Fraunhofer scientist Theresa Christian tests the power output of a solar cell, the basic device within a solar panel that absorbs light and converts it into electricity. The lab doesn’t design solar cells, but building solar panels requires knowing how well they perform, because a panel’s power output is limited by its worst-performing cell.
Once the cells are sorted by power output, another researcher, Adam Stokes, strings them together with a tool that solders flat strips of metal called busbars to electrical contacts on their front and back. The lab can test different ways to connect the cells, varying factors such as the number and type of busbars and then measuring the resulting performance to determine whether any extra costs are worthwhile.
Researchers sandwich a short string of solar cells between glass and a protective film, a process designed to keep the cells dry. This panel will be small enough to fit in one of the specialized chambers the lab uses to test new materials being considered for adoption by the solar industry.
A large laminating machine operated by Dan Doble, group leader for the PV Modules Group at Fraunhofer, seals solar cells inside a protective package. To earn back their cost, solar panels must perform well for decades, often under extreme conditions. If even a small amount of water vapor enters the panel, it can corrode contacts and degrade its performance.
This chamber can subject solar panels to a wide range of temperatures and humidity levels. It includes a device invented at the Fraunhofer lab that presses on the surface of a panel by inflating a rubber bladder, simulating pressure from a load of snow. Solar power may be associated with warm, sunny climates, but some of the biggest markets are in snowy places such as Germany.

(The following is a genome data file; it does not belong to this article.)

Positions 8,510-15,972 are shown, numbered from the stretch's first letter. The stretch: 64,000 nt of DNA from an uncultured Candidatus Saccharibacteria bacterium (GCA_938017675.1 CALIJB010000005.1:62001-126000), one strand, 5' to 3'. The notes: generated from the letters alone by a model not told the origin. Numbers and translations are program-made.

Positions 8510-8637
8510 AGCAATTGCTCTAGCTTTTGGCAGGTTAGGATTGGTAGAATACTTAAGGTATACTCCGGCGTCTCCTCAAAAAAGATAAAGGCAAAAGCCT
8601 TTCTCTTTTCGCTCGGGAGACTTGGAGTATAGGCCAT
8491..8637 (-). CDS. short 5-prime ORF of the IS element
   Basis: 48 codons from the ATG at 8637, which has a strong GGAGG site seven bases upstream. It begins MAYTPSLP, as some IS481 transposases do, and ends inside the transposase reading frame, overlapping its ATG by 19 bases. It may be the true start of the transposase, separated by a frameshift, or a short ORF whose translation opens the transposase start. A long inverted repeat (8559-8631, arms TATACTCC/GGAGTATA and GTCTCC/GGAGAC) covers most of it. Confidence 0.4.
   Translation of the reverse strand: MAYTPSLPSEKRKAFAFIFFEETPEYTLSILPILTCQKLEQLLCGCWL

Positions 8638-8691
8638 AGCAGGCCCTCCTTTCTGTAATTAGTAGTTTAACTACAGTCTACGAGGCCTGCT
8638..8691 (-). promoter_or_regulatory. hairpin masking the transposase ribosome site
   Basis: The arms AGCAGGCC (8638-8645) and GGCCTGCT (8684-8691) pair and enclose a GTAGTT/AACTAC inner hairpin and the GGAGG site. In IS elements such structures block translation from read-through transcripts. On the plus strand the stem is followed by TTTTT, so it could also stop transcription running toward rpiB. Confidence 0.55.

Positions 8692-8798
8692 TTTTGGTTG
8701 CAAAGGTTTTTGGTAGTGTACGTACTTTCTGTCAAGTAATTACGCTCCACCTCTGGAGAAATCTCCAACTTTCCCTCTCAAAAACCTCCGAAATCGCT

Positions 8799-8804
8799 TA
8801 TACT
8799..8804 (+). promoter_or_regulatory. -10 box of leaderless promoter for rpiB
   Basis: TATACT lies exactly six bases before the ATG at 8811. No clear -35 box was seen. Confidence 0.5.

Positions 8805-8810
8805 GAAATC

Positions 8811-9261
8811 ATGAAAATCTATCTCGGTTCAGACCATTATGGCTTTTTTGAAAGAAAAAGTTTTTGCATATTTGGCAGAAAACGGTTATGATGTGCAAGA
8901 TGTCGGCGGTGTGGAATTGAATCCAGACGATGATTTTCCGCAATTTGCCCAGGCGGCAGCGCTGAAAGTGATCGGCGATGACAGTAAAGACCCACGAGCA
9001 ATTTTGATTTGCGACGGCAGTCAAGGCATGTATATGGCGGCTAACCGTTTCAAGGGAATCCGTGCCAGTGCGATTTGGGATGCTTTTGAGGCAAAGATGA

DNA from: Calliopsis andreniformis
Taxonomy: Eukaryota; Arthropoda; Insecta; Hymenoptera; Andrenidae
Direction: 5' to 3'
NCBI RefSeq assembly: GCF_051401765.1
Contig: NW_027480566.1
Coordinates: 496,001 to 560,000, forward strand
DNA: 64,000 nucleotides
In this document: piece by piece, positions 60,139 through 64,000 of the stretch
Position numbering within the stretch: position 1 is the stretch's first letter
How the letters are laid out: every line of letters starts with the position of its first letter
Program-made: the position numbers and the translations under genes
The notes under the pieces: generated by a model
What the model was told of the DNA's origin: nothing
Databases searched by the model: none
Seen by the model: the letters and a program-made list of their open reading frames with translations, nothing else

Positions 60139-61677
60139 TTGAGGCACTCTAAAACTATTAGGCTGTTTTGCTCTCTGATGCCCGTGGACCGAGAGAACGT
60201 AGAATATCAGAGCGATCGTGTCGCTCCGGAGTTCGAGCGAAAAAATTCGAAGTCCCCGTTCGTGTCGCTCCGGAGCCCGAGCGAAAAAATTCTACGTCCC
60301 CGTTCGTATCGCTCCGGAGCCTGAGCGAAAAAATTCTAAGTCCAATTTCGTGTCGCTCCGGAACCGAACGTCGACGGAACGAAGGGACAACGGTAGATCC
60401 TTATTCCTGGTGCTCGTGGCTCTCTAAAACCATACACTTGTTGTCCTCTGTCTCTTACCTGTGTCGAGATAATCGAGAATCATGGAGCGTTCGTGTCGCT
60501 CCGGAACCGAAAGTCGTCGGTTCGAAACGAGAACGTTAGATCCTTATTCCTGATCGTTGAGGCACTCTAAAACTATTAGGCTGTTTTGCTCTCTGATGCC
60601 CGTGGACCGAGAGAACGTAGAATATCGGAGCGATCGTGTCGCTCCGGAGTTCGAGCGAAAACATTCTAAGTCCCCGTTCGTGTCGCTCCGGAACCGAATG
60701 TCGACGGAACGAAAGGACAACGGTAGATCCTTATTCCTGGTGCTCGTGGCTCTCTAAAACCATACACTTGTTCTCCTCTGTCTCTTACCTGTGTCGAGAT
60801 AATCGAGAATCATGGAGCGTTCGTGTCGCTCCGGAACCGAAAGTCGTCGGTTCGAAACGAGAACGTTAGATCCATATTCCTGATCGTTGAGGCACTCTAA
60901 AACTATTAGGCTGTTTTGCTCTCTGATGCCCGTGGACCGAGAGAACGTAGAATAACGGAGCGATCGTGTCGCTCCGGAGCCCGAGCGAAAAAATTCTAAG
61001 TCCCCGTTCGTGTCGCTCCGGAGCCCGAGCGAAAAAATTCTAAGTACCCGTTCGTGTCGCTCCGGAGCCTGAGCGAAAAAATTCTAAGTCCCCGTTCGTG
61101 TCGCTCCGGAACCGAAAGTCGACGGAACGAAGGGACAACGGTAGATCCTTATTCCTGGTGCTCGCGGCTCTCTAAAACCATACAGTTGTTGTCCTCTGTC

Researchers Dan Doble and Carola Völker lower a solar panel into a tank of water to test how well the circuitry within it is sealed. A current of at least 500 volts are applied to the circuits, and an electrical lead in the water detects any current leakage. The test can help determine whether the panels are likely to survive exposure to extreme temperatures and mechanical pressure. The researchers also study micrographs to detect damage.
In most solar panels, a hole is cut in a protective envelope surrounding the solar cells to allow a connection to an outside circuit. To speed manufacturing and avoid allowing water to leak in, the lab is developing a device (right) that can be installed before the cells are encapsulated. The yellow tabs can be inserted between a sheet of encapsulant and the cells and sealed in place during a standard lamination step. The cables sticking out of the device are connected to similar cables in neighboring solar panels on a roof before the panels are connected to an inverter and the power grid. In the current design, this is done by hand, but in a future design, the devices will snap together, allowing the panels to be installed quickly and cheaply.